Module Information

Module Identifier
Module Title
Accounting for Managers
Academic Year
Intended for use in future years
Mutually Exclusive
Other Staff

Course Delivery

Delivery Type Delivery length / details
Lecture 10 x 2 hours
Seminars / Tutorials 5 x 1 hour


Assessment Type Assessment length / details Proportion
Semester Assessment An individual in-class test, representing 15% of overall module marks. A group project, representing 15% of overall module marks.  30%
Semester Exam 2 Hours   70%
Supplementary Exam 2 Hours   100%

Learning Outcomes

Having completed this module, student should be able to:

  • Explain the various roles of the accounting function in organisations
  • Explain and illustrate the rules and conventions by which financial statements are prepared.
  • Interpret company financial statements and prepare a simple analyst style report to interpret underlying business history, position and prospects.
  • Explain and evaluate the effects of selected earnings management reporting issues that can impact on the financial analysis exercise.
  • Identify and use internal accounting data for selected management accounting and decision-making scenarios.
  • Explain the budgeting process and prepare cost centre/cash budgets .
  • Explain and discuss on the contemporary management accounting techniques for assessing performance.


This module aims to give students a practical grasp of accounting from two perspectives: those of financial accounting and management accounting. First we will consider financial accounting, the form of accounting aimed at parties external to the business. We will cover the basics of preparation of financial accounts; and analysis of the principal financial accounting statements ? which are the profit and loss account (or income statement), balance sheet and cash flow statement. Next, we will deal with management accounting, covering the requirements for and practices of accounting for parties internal to the business - as they seek to plan, monitor and control the business in a well-informed and effective manner.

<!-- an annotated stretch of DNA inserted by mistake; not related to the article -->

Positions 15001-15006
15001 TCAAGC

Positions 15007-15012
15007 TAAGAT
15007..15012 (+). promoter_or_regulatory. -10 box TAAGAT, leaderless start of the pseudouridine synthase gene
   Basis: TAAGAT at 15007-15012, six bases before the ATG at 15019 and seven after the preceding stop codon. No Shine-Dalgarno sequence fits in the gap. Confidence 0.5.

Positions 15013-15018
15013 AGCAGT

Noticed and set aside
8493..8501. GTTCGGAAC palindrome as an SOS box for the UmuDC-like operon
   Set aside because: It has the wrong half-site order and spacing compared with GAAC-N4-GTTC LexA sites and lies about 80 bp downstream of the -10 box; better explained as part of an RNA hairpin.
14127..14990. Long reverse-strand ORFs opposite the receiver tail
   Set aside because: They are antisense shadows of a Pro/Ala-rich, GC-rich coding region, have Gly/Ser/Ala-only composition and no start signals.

The over-riding concern is that students should be able to able to speak the accounting language of business; be able to take an active part in discussions of or based on accounting information; and understand and appropriately employ accounting information and techniques in making business decisions.


Introduction to accounting and its environment
Accounting basics
Main financial statements
Analysis and interpretation of financial statements
Cost analysis, classification and determination
Short-run decision making
Planning and control systems
Performance evaluation

Transferable skills

Identify and distil the key issues covered by lectures, tutorials and self study
Develop basic information accessing and research skills; discriminate between relevant and irrelevant information for the purposes of decision making; analyse data, apply judgement and solve problems
Communicate effectively both orally and in writing; participate actively in tutorials either by leading discussions or responding to issues raised; and work under pressure and meet deadlines

Reading List

Should Be Purchased
Atrill, P. and McLaney, E. (2010/11) Accounting and Finance for Non-Specialists /Peter Atrill and Eddie McLaney. Alternatively, 6th edition (2007/8) 7th edition FT/Prentice Hall Primo search
Supplementary Text
Collier, P. Accounting for Managers Primo search Davies, T. and Boczko, T. Business Accounting and Finance Primo search Dyson, J Accounting for Non-Accounting Students Primo search Fraser, L. and Ormiston, A. Understanding Financial Statements, Primo search Jones, M. Accounting Primo search Parker, R Understanding Company Financial Statements, Primo search


This module is at CQFW Level 7